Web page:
Pellet cartridges are so dangerous many countries have banned them, and they are not used widely in India outside Kashmir. But the scale of the protests following Wani’s death triggered a security and public health crisis, with poorly trained officers firing into crowds at close range. Along with the injured, at least 14 people died from pellet injuries, according to Amnesty International’s September report “Losing Sight in Kashmir.”
After two surgeries, Faisal stayed inside. His friends crept up the mud-and-brick staircase to sit in his room and console him. At night he was restless, unable to sleep. During the day, he snapped at his mother when she called him to supper or when she chided him to stop staring at his phone because he was hurting his eyes. Even unrolling the small quilt for bed was a chore. “It’s hard to watch,” said Aamir, a scarf weaver.
Last December, he and his uncle traveled to Dr. Daljit Singh Eye Hospital in another state to see a specialist. Although he retained sight in his right eye, he has lost depth perception and suffers from blurred vision and headaches. Rehabilitation facilities are nonexistent, and his family can’t afford a good pair of glasses.
The doctor, Indu Singh, a retina specialist and eye surgeon, said she thought another surgery might help. Then, a few weeks later, more good news: Aamir was released from custody, the charges of stone-pelting dropped for lack of evidence.
Singh said she has been treating pellet patients from Kashmir for more than 15 years, long before security forces admitted to using them.
“I don’t know why all this is happening, why the situation is so bad,” she said. “I’m not a politician. I just know that human beings are being damaged.”
In May, Faisal went back to school, walking cautiously through the hallway of the government secondary school, its green walls emblazoned with graffiti of guns.
Although it cheered him to see his classmates, he grew despondent. He was behind, and it was difficult for him to make out many of the Urdu words on the whiteboard. His friends whispered to him what the lessons said.
“He is a completely changed person,” said Waseem Shameem Bhat, 17. “He has become so handicapped, he can’t even express his emotion if he gets angry. He can’t even marry. He’ll have to marry a girl who is also blind.”
State officials say assistance programs for the pellet victims will be launched, and they recently awarded a small group of them government jobs. So far, the state has provided financial assistance to 22 victims, about $3,000 to those blinded in both eyes and $1,500 to those blinded in one eye. Faisal’s family has not received any assistance.
Not long after the first day of school, Faisal and a friend drove about half an hour to see Wani’s grave. Wani has become a cult hero since his death, and supplicants come to the open field where he is buried to take handfuls of soil, believing it has magical powers. Faisal felt a “strong urge” to see the place.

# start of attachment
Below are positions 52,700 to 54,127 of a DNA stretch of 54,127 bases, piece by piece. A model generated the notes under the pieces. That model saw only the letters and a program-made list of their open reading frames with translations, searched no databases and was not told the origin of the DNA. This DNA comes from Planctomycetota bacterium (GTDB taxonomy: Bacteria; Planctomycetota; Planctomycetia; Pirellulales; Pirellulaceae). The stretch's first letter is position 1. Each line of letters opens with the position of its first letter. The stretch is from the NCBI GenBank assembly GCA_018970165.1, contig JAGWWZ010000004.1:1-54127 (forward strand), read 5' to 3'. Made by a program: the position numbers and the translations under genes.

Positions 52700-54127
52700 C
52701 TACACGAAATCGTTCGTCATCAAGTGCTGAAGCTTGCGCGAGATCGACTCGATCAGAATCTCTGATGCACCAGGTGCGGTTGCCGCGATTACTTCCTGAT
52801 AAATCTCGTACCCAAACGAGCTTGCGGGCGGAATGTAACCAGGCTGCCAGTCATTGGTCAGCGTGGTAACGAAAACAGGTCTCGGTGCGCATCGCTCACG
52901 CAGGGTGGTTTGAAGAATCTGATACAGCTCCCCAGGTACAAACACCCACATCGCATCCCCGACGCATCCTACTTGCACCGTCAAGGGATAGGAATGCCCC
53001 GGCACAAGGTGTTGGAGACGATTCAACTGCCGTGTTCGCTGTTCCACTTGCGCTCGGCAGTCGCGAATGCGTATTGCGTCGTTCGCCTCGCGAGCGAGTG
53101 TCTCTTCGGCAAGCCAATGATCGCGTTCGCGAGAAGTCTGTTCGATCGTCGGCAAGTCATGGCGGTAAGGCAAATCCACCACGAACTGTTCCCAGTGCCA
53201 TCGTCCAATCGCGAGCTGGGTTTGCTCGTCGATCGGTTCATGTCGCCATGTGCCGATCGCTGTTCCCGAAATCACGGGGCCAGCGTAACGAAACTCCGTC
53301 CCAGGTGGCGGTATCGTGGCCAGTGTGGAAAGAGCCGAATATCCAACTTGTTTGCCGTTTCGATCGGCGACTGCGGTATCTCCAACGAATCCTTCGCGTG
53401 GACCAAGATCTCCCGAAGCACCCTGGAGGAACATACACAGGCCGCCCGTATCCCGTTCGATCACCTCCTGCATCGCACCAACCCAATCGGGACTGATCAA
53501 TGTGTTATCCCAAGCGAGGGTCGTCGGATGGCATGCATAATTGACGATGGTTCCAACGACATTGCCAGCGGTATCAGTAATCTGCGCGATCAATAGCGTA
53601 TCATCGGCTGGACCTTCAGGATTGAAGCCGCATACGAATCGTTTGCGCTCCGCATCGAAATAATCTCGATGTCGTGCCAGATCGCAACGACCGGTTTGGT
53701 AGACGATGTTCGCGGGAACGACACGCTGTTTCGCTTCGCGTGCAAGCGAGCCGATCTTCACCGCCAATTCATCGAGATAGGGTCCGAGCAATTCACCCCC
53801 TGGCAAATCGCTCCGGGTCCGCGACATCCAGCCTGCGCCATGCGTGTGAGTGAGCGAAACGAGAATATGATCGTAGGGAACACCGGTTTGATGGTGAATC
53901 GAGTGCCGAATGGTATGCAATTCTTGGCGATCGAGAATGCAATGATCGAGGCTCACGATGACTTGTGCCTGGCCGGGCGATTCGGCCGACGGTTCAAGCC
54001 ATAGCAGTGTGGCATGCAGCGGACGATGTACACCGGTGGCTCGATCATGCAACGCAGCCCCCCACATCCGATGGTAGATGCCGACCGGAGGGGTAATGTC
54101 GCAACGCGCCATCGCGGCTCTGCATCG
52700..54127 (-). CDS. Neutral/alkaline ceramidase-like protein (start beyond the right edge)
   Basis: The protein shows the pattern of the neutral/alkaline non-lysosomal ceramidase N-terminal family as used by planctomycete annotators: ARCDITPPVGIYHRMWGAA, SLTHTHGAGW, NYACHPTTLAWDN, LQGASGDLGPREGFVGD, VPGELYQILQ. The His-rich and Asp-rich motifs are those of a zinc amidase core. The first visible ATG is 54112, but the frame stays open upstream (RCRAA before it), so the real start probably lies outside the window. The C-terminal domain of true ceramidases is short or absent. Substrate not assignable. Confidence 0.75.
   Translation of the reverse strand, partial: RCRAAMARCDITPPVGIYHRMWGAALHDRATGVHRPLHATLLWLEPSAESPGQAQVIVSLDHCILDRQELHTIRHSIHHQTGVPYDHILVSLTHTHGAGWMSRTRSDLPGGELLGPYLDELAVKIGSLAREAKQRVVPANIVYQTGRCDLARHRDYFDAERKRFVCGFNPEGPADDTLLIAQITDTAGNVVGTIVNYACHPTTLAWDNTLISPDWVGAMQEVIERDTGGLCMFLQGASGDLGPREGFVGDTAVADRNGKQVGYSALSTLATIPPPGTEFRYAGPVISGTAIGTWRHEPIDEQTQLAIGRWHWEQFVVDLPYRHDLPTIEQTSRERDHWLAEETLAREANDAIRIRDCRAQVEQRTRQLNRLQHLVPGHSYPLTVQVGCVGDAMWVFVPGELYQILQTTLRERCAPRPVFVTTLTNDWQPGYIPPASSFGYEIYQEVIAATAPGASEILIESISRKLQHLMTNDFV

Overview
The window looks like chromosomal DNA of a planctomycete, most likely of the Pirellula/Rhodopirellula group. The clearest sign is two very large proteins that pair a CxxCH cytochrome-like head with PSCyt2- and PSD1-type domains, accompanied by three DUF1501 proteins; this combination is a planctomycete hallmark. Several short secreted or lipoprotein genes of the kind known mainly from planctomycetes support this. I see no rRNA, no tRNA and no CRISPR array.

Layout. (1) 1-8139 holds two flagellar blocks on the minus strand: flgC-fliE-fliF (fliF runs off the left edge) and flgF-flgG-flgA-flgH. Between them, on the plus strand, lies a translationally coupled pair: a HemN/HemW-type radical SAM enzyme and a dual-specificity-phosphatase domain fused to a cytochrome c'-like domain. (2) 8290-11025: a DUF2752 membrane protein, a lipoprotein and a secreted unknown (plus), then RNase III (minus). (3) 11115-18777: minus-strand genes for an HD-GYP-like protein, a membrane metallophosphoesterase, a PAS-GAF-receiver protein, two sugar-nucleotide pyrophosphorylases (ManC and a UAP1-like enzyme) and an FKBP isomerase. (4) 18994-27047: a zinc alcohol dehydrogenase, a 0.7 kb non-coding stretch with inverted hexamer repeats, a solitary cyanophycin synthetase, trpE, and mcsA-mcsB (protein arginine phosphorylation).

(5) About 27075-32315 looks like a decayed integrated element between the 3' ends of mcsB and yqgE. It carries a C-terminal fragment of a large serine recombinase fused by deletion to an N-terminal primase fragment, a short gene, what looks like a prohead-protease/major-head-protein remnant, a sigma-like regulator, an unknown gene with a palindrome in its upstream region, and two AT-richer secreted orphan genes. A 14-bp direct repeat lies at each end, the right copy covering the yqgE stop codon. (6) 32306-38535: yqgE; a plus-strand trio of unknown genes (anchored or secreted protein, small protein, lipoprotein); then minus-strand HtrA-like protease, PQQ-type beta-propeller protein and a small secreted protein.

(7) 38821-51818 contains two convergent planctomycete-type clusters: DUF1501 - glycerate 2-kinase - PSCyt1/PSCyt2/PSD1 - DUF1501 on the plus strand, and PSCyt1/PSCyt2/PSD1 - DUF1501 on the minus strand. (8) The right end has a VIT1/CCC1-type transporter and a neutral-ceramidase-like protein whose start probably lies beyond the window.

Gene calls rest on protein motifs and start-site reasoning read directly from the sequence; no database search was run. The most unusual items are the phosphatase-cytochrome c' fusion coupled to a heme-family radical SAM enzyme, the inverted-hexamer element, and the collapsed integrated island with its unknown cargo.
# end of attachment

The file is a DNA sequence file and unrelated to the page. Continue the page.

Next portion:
He has been drawn to militants since his injury and, like his friends, has saved pictures of Wani and others on his cellphone.
“A militant is a kind of shield for the violations the security forces can unleash on women and children,” Faisal said. “If there are 1,000 teenagers in a village, 990 of them would want to become a militant.”
In January, India’s Supreme Court is expected to address a special petition filed by the Jammu and Kashmir High Court Bar Association challenging the use of pellets. But for now, the government of India has said security forces will continue to use them if other measures such as chili shells and tear gas fail to disperse rioters. The main government hospital continues to see several pellet injuries a week.
“We are very sensitive about the use of force,” said S.N. Shrivastava, special director general for India’s paramilitary force in Kashmir. “The whole purpose is to cause minimum damage to the protesters.”
Security forces are experimenting with a number of crowd-control measures that would be less harmful, Shrivastava said, and they have added deflectors to guns to control the angle of the pellet dispersal, away from the eyes.
On a recent sunny day, Faisal climbed the hill to the small brick mosque with green arched windows, and unrolled his prayer mat. He prayed as he always does, he said: “God, you are the doctor of doctors. Please help me recover.” But he isn’t sure what will happen, and the family can’t afford the operation the doctor suggested.
Later he joined his old cricket teammates playing a pickup match in the schoolyard. They called him to join in, but he shook his head and sat on the sidelines. He swapped glasses with another pellet victim, Adil Riyaz Bhat, 20, who also can no longer play. When an errant ball came his way, he flinched.
The match wasn’t over, but Faisal decided to leave early. These days, with his hampered vision, it’s hard for him to be out after dark.
“My life is over,” he said, before heading home.
Ishfaq Naseem contributed to this report.